By STEVE KRAH
Jeremy Sassanella played baseball with zeal.
A sense of intensity and enthusiasm followed the switch-hitting catcher and first baseman from his days at DeKalb High School, where he graduated in 1997, to professional stops in the Detroit Tigers organization and the with independent Frontier League’s Richmond Roosters.
He took that energy into coaching at the high school level as a varsity assistant at Fort Wayne Northrop in 2004 (the Bruins won the sectional) and head coach at Fort Wayne South Side from 2005-07.
Meanwhile, Sassanella was entering the financial services world and his family was growing (Jeremy and Kate count six in their blended bunch).
When he moved from northeast Indiana to Indianapolis, he continued in his daytime work (he’s employed by Horizon Planning Group) but maintained his interest in coaching. He led the Mudsox, a Fishers-based travel team, in 2013.
Sassanella joined the Brebeuf Jesuit Preparatory School program as an assistant, but was not actively pursuing high school head coaching positions when a friend and president of the Indianapolis Adult Baseball League, John DeCosta, persuaded him to throw his hat in the ring when the top spot on the Braves staff came open.
With his plate full away from the diamond, Sassanella added one more duty to his list.
“I have a very, very gracious and understanding wife,” says Sassanella. “She knows this is a passion, I enjoy it and I’m good at it.”
Good enough that he led the Braves to a 25-8 record and a Bishop Chatard Sectional crown in his first season as head coach in 2016
“We weren’t playing any patty cakes,” says Sassanella. “The first week I took over, I said to (Brebeuf athletic director) Ted (Hampton), I want to build the best schedule I can.
“Like it or not, it will help us be ready fro the 3A tournament.”
Not only do the Braves compete in the new Circle City Conference (with Chatard, Guerin Catholic and defending 4A state champion Roncalli), the 2017 slate includes Carmel, Hamilton Southeastern, Zionsville, Indianapolis Cathedral, Andrean and defending 3A state champion Northview — just to name a few.
As a coach, Sassanella takes his own diamond experiences and relates them to teenager ballplayers.
“I want them to have some opportunities and insights I didn’t have,” says Sassanella. “There are things I wish I could go back and tell my 16- or 17-year-old self.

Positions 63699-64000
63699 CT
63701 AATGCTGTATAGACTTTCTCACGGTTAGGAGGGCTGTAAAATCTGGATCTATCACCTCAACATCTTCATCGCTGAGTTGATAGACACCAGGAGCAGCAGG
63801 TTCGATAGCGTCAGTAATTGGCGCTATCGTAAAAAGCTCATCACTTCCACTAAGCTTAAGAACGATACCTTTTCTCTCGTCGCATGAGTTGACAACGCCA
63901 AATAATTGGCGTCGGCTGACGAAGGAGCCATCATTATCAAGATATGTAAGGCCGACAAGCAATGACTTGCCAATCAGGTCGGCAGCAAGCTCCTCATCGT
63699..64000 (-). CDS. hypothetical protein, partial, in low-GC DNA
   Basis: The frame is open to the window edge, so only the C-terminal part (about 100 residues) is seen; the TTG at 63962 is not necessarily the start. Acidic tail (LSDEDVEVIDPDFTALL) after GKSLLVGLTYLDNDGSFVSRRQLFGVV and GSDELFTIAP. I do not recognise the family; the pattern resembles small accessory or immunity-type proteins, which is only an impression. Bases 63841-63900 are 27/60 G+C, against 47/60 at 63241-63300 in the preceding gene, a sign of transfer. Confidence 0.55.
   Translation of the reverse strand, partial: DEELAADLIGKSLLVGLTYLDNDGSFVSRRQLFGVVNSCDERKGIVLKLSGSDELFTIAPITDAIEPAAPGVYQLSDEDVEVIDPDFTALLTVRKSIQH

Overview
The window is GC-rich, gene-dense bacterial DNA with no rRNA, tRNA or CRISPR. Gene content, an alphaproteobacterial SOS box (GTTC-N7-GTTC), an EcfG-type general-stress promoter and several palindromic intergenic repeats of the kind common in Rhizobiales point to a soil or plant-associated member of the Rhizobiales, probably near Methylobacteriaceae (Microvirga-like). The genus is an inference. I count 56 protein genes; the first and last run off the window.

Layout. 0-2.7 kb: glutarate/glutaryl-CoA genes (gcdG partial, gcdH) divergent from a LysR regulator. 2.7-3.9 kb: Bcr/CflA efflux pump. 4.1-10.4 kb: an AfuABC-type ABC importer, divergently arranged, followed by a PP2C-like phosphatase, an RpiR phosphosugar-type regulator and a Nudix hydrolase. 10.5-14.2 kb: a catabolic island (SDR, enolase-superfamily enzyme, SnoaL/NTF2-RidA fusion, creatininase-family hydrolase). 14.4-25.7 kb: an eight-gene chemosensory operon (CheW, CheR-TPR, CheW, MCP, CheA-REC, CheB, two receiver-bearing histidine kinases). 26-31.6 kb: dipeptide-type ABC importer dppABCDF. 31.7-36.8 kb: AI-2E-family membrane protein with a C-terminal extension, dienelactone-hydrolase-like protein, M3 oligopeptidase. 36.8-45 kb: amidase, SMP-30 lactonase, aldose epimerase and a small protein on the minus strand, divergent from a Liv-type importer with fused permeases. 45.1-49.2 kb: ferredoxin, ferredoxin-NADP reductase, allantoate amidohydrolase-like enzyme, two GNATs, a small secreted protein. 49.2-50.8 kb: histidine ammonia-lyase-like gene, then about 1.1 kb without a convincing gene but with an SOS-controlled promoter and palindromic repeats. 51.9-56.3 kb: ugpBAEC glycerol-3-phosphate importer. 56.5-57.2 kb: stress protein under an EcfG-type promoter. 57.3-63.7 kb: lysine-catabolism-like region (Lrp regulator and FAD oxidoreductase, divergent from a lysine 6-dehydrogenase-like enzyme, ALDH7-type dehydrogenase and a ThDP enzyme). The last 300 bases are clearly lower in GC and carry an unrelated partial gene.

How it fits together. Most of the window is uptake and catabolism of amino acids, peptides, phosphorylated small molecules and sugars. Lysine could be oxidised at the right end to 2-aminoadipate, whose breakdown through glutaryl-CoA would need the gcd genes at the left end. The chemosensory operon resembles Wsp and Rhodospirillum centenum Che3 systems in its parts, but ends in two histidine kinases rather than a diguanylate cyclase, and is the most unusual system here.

“Playing pro ball was a blessing. I understand what it is to have success and fail at a high level. I was a talented athlete, but I absolutely had to work my butt off to have the success I had.”
Sassanella insists that his players go all out and they know the sport. He and assistants Joe Perkins, Rob Baker and Chris Vale — the latter two played at Purdue — “keep it really simple” while also talking constantly about situations.
“We do drills over and over and over again,” says Sassanella. When something happens in a game, it’s already been covered in practice.
“I hope when baseball people watch us play, they see that,” says Sassanella. “Our kids play hard and fundamentally sound.
“So much of the game is emotional and mental.”
What about the new pitch count rules for 2017?
“With my background, I’m probably overprotective of arms,” says Sassanella. “My top two pitchers threw just over 40 innings apiece (last year).”
The most pitches thrown by a Brebeuf varsity pitcher in 2016 was 103 and that was in the third week of May.
“With the amount of depth we have, I’m never worried about running into pitch count issues,” says Sassanella.
While the private school does not have a traditional feeder system, Sassanella has established an off-season six-week instructional program with open fields for incoming freshmen.
“Brebeuf is going to sell itself and all it is academically and culturally,” says Sassanella. “Everything goes through admissions. Parents want this education first. They’ll seek out Brebeuf and want to be part of our baseball program.”
The coach is also a strong believer in sportsmanship and would like to see umpires do something about cat calling and the like.
“It’s not about winning or losing, it’s about respect for the game,” says Sassanella. “I’d crack down on some of the nonsense.
“Do it with grace and dignity and go home.”
Jeremy Sassanella is in his second season as head baseball coach at Brebeuf Jesuit in Indianapolis. The Braves won 25 games and a sectional title in 2016.